Clicking "Context" will take you to the first of the search terms for which you searched which occurs in the decision. Note that this option only appears when you have used the AustLII search engine to find the decision.
Clicking "No Context" removes the highlighted search terms from the current page so that you can print or view it without the highlighting of search terms. Note that this option only appears when you have used the AustLII search engine to find the decision.
Displays this help page.
A full list of the cases databases available from AustLII may be found on the AustLII Databases page.
When searching for cases, particularly older cases, you should check the AustLII databases page to ensure that we hold cases from the court or tribunal and for the years in which you are interested. Alternatively, you can check the individual case database "index" or home pages for this information.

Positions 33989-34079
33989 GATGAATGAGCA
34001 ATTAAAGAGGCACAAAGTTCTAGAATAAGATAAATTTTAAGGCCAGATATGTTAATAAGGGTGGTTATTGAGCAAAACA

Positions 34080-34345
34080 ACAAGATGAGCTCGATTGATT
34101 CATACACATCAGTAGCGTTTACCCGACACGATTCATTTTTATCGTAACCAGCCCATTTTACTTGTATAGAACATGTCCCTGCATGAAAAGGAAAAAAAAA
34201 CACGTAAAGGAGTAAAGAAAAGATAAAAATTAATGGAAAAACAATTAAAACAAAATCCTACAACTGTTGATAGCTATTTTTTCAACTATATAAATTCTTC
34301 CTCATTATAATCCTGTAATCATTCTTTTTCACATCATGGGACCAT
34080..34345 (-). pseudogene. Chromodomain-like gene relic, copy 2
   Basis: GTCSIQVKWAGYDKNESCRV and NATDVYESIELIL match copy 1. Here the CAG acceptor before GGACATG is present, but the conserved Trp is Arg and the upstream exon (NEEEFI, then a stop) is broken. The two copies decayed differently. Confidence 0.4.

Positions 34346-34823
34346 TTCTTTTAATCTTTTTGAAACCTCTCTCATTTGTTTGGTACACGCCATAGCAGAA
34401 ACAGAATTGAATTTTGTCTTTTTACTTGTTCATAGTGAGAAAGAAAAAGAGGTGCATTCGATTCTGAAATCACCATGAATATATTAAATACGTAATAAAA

Each cases database includes a database "last updated" date on the database index page. This is the date that AustLII last updated the database and does not necessarily indicate currency. The database is updated from data received from the court or tribunal. Although some courts and tribunals send their data in batches, many provide their data as soon as it is available. Once AustLII has received the data, it is generally available on our website within 24 hours.
AustLII also provides a tool which will show you, at a glance, the realtime update status of all the cases databases which it provides along with the approximate update frequency for each database. See the Update Status for Case Law.
If you are searching for a recent case or transcript, you should always also check the "recent cases" or "recent transcripts" page for each of the relevant cases databases. This is because there is a delay between when a case is first published in a database on AustLII and when it becomes searchable. The case database indexes need to be rebuilt for a case to be searchable and this is done at least once every day.